According to the engraving, the Jesuits have other vices. The arrow and the dagger on the ground echo the conspiracy charges against them. The legend denounces "Jesuitism" as a troublemaker and favoring regicides: "They have just proved their homicidal ardor", in reference to the attempted assassination of the King of Portugal, Joseph Ier, in 1758, of which they are accused and which is at the origin of the first expulsion of the Jesuits from a Catholic country.
The Jesuits used the image a lot in the 18th centurye century, especially to relay their missionary work. Here, on the contrary, the image turns against them. If its title evokes the illustrations of oriental or Amerindian "customs" that they publish in their works, it is here diverted to show the hypocrisy of the Jesuits and its sanction: the fathers are punished by the Almighty himself, explains legend, and devoured by a monster, in comparison to which they appear ridiculously small. But fundamentally, it is their Company that is monstrous. Its destruction must therefore be done without the slightest pity.
This is the meaning of the legend which recalls that the Jesuits are accused of arming the arm of the assassins - Ravaillac for the murder of Henri IV, in 1610 - and of justifying regicide, a monstrous crime if there is one. Monarchical Europe: “Eternal enemies of the supreme powers. In France, the attack of Damiens in 1757 against Louis XV came to rekindle suspicion. These actions are all the more odious as the Jesuits have the ears of the kings they have confessed since Henry III. They betray their confidence all the more because they have taken a vow of allegiance to the Pope, and therefore to the sovereign of a foreign power, the Papal States, who at the same time happens to be the head of the Catholic Church.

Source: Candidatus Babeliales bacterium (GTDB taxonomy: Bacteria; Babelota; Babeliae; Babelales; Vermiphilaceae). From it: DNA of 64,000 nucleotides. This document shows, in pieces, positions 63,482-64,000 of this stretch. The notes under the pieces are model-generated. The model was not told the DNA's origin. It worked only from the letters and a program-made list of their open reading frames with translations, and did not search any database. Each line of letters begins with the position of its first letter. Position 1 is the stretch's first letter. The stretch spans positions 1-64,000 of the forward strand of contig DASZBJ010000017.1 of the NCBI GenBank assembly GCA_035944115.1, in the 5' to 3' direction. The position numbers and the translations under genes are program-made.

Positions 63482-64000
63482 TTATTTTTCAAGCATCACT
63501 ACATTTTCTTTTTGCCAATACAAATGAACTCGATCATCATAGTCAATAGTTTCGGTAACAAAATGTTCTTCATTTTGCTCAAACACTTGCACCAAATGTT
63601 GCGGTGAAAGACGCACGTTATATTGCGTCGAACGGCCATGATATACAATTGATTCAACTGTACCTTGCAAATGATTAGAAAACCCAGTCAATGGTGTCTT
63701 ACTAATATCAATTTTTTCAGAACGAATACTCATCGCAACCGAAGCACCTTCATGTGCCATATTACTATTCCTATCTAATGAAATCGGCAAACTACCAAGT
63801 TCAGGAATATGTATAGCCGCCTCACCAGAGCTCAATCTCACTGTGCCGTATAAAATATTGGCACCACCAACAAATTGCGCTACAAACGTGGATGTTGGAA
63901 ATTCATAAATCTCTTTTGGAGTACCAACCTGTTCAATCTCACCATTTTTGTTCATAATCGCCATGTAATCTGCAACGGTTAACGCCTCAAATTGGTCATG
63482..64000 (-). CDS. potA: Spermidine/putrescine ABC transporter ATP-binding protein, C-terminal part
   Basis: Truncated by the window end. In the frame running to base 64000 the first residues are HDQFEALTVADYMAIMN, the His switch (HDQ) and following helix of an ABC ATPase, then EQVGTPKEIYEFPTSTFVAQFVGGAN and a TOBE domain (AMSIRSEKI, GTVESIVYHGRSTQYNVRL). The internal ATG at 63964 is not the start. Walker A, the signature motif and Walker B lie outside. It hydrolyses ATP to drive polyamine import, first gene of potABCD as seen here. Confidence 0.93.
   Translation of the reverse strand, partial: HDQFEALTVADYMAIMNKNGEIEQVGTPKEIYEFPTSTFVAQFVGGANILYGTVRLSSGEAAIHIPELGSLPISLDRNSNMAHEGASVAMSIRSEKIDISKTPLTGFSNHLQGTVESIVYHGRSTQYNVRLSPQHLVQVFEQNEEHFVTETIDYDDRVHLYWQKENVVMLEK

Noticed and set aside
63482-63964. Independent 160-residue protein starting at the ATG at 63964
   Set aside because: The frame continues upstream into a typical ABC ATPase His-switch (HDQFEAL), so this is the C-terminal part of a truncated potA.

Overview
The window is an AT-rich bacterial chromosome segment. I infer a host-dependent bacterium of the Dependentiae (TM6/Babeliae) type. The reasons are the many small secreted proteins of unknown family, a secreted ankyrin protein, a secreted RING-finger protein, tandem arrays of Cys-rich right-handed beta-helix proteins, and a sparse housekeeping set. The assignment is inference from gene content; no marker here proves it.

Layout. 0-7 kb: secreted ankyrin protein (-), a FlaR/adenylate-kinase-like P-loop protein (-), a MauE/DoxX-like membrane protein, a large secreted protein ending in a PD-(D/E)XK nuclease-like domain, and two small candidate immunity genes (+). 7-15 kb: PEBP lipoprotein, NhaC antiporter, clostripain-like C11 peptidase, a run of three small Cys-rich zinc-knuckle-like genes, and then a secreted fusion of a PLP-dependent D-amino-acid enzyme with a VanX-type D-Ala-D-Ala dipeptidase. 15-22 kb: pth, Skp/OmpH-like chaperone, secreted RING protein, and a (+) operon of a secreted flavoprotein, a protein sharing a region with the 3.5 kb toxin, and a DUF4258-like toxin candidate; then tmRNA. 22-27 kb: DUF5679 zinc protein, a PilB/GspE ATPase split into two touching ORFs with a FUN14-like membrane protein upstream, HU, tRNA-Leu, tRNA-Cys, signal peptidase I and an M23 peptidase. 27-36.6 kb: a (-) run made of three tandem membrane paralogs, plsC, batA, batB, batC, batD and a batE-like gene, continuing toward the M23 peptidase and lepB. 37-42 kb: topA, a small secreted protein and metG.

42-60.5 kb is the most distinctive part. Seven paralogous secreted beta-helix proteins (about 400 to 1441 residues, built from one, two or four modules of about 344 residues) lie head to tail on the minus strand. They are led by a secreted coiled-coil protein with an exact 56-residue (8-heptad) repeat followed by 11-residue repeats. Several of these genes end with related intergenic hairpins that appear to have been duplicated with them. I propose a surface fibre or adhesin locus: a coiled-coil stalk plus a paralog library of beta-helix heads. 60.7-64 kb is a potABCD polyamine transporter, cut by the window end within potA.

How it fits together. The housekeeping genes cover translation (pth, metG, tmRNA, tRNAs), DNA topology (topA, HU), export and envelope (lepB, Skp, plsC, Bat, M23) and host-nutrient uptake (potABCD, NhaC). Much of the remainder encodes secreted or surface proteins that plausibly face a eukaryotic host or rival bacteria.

The engraving clearly shows, in the lower left part, the Jesuits bent on destroying the Catholic kingdoms, symbolized by the arms of the Kingdom of Portugal, and those of France with fleur de lys. Right now, when the condemnation of the Company has just been served, this engraving therefore salutes the saving work of parliaments and calls on the king to deliver France from a monstrous hydra. This was done two years later: a royal edict of November 1764 abolished the Company, before an edict of May 1767 banished the Jesuits from the kingdom.
- Religious life
- religious conflict
- Seven Years' War (1756-1763)
BEAUREPAIRE Pierre-Yves, France of the Enlightenment (1715-1789), Paris, Belin, coll. “Histoire de France” (no 8), 2011 (compact edition 2014).
FABRE Pierre-Antoine, MAYOR Catherine (dir.), The anti-Jesuits: discourses, figures and places of anti-Jesuitism in the modern era, meeting reports (Paris, Rome, 2003), Rennes, Presses Universitaires de Rennes, coll. “History”, 2010.
To cite this article
Pierre-Yves BEAUREPAIRE, "The Jesuits, a monstrous hydra"